The Michigan Legislature Passes Right-To-Work Acts
The Michigan House and Senate have considered and passed Right-To-Work bills, one for the private sector and one for the public sector. The Governor reportedly will sign the bills at 5:30 p.m. on December 11, 2012. The bills will not become effective until 90 days after the Legislature adjourns for 2012. Therefore, the bills will not become effective until sometime in late March, 2013.
Michigan's Right-To-Work Acts will prohibit employers from enforcing "union shop" clauses [an employee must join the union and pay dues to maintain his/her employment] and "agency shop" clauses [an employee need not join a union but must pay a service fee to the union equal to the "core-financial" payments made by employees who have joined the union].
In short, the Right-To-Work Acts will prohibit an employer from discharging an employee who refuses to join a union or who refuses to pay union fees, dues or a service fee. The Acts provide the employee with a cause of action against the employer and union if he or she is discharged in violation of the Acts.
Michigan's Proposed Right-To-Work Law
Senate Bill 116 amends the Michigan Employment Relations Commission Act which addresses private employees' rights to organize together to form, join or assist a labor organization and to collectively bargain with their employer. The Right-To-Work bill adds Section 8(B)(1) to the Act to read:
"An individual shall not be required as a condition of obtaining or continuing employment to do any of the following:
(A) Refrain or resign from membership in, voluntary affiliation with, or voluntary financial support of a labor organization.
(B) Become or remain a member of a labor organization.
(C) Pay any dues, fees, assessments, or other charges or expenses of any kind or amount or provide anything of value to a labor organization.
(D) Pay to any charitable organization or third party an amount that is in lieu of, equivalent to, or any portion of dues, fees, assessments, or other charges or expenses required of members of or employees represented by a labor organization.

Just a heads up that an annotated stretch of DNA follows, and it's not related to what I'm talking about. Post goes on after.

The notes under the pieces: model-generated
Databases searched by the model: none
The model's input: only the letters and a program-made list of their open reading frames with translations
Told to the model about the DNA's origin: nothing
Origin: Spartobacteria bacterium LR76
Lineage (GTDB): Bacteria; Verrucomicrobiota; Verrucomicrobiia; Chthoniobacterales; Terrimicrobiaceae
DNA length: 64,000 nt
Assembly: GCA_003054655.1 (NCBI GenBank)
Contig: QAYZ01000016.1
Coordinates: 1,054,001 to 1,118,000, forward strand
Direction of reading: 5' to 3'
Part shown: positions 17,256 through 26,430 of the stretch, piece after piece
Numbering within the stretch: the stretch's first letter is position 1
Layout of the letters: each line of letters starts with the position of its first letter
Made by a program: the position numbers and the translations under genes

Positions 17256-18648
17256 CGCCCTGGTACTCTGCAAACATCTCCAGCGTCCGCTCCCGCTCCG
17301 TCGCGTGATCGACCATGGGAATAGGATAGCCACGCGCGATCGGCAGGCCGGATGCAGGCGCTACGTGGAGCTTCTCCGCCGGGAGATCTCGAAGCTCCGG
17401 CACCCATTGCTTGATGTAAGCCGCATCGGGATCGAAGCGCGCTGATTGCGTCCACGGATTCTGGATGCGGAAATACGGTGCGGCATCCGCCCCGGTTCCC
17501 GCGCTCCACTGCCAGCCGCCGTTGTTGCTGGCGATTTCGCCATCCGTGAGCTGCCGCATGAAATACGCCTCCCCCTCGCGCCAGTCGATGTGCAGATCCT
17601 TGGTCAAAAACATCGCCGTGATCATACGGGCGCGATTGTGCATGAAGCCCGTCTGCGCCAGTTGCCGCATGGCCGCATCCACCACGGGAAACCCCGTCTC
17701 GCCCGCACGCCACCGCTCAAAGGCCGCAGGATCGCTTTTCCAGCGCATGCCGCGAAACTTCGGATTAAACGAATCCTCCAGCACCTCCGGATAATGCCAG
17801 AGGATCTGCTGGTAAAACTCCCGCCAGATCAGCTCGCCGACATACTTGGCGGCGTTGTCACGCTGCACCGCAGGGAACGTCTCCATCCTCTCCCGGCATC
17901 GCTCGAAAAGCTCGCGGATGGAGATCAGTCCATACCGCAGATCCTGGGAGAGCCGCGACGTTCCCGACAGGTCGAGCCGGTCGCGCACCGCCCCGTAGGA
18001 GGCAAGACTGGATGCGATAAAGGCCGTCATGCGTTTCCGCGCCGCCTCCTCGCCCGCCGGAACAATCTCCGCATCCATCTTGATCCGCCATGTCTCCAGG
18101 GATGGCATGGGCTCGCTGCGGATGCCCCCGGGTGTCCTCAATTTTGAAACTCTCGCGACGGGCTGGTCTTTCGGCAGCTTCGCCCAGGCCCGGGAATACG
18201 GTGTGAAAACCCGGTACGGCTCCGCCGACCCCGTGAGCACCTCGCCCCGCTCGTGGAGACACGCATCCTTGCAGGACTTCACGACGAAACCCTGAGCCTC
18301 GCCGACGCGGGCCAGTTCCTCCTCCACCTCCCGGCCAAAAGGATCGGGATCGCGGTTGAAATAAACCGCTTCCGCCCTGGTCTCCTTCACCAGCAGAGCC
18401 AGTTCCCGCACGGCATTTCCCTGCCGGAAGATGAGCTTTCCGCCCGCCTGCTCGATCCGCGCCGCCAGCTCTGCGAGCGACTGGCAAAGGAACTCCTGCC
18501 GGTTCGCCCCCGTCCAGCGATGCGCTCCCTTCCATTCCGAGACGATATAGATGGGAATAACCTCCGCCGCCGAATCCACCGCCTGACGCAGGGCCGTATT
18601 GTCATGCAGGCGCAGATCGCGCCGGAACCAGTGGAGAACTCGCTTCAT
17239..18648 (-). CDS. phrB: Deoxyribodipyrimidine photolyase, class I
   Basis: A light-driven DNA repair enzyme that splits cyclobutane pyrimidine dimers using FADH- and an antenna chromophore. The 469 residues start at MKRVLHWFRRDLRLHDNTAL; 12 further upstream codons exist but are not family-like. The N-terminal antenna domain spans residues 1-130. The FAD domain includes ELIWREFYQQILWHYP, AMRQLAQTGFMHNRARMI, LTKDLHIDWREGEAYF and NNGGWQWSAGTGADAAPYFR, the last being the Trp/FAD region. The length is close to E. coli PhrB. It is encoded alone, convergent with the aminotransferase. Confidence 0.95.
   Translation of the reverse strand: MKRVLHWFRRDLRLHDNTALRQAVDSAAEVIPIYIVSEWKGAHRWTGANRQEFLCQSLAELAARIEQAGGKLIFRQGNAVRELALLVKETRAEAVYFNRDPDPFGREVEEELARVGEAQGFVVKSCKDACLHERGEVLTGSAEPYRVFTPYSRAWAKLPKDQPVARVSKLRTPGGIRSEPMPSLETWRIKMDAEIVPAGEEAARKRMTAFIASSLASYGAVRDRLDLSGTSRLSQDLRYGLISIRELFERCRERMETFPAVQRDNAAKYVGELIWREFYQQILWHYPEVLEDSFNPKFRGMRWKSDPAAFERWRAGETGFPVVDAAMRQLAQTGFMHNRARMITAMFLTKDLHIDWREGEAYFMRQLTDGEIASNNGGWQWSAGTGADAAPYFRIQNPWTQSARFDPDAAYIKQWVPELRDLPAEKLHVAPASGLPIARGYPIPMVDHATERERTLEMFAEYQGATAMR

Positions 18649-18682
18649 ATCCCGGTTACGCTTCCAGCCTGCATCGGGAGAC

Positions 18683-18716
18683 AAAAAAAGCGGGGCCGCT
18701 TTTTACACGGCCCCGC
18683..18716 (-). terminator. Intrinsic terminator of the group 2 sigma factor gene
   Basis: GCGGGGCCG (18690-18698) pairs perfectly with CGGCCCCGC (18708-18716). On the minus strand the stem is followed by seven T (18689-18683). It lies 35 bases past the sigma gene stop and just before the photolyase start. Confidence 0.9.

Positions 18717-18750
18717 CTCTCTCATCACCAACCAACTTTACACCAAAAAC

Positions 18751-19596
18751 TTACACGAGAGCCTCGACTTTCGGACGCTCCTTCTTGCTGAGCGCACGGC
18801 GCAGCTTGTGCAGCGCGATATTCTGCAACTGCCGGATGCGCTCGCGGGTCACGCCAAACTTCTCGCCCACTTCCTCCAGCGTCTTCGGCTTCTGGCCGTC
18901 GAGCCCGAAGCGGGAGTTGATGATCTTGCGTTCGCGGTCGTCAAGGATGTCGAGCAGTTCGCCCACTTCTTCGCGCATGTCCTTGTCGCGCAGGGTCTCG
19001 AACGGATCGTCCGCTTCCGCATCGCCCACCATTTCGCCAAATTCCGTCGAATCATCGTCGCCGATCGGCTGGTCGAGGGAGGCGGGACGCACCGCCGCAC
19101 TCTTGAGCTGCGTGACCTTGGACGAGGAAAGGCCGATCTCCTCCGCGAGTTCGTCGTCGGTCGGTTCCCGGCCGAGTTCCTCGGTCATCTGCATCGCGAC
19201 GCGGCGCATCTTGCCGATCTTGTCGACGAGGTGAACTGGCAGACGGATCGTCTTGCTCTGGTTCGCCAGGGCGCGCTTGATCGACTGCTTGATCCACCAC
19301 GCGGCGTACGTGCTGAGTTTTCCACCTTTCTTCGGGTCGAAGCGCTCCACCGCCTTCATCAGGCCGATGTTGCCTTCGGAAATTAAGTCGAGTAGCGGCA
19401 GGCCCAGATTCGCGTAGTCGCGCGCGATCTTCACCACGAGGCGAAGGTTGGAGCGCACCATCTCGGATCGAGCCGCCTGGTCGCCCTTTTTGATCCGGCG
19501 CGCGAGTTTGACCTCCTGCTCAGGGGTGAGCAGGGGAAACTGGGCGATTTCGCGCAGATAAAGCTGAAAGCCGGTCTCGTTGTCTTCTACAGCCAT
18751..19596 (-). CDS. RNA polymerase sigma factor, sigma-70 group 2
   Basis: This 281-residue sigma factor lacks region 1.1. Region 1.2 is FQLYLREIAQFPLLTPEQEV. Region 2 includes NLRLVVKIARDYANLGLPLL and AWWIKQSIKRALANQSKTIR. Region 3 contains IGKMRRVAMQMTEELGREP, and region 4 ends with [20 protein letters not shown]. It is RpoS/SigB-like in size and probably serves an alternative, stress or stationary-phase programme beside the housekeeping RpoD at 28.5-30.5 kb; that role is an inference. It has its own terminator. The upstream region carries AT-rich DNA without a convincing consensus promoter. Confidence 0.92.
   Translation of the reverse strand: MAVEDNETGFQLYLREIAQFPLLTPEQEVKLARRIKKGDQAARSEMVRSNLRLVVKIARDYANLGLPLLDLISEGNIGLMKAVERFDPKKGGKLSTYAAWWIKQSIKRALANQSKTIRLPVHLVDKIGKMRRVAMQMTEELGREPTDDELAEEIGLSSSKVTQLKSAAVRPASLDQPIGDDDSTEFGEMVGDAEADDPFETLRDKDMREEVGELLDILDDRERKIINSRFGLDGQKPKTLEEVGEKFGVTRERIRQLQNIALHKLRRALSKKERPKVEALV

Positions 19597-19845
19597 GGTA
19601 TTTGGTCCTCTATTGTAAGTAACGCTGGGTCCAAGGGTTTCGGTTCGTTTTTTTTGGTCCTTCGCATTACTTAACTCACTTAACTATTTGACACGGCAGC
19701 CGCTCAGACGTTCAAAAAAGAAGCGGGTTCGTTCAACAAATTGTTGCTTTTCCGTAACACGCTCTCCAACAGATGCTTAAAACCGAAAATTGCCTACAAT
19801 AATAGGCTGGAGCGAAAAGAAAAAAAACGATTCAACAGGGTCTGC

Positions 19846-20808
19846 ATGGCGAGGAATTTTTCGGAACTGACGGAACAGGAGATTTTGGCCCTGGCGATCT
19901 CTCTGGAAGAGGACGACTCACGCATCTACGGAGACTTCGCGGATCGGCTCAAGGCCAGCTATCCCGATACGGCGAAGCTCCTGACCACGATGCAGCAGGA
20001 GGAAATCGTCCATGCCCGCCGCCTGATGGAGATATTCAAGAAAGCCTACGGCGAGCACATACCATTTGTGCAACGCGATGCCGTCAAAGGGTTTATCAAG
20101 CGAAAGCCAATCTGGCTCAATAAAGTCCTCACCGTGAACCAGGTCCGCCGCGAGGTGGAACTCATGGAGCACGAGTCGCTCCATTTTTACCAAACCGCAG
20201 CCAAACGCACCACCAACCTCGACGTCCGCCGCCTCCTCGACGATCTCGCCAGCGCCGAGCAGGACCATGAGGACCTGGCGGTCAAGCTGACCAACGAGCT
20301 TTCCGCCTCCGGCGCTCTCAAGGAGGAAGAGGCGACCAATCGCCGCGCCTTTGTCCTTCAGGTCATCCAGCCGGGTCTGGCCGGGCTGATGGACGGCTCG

The public employee bill has similar language. The acts only apply to agreements , contracts, understandings, or practices which take effect or are extended or renewed after the effective date of the acts.
Provisions in a collective bargaining agreement that violate Section 8(B)(1) are declared unlawful and unenforceable. Employees who suffer an injury as a result of a violation of the acts may bring a civil action for damages, and injunctive relief. Employers also face fines of not more than $500 for violation of the acts.
The Michigan Right-To-Work Law will significantly change how employers with union shop and agency shop clauses may enforce those provisions. Because this is a very complicated and strategic point of law we recommend the following:
- Private employers who have collective bargaining agreements that do not expire until after the effective date of the Right-To-Work Law (sometime in March 2013) and which require employees to join a union or lose their job must continue to enforce the provision until they bargain a new collective bargaining agreement. Public employers will be required to comply with the law once the acts are in effect and their collective bargaining agreements expire.
- Both private and public employers should consult with their labor attorney before agreeing to extend existing contracts to determine the benefit and possible consequences of extending the current collective bargaining agreement.
If you have any questions about Michigan's Right-To-Work Law contact Thomas P. Brady at (313) 965-8291 or email@example.com , John L. Gierak at (248) 988-5845 or firstname.lastname@example.org or another member of Clark Hill's Labor and Employment Practice Group or Education Practice Group.
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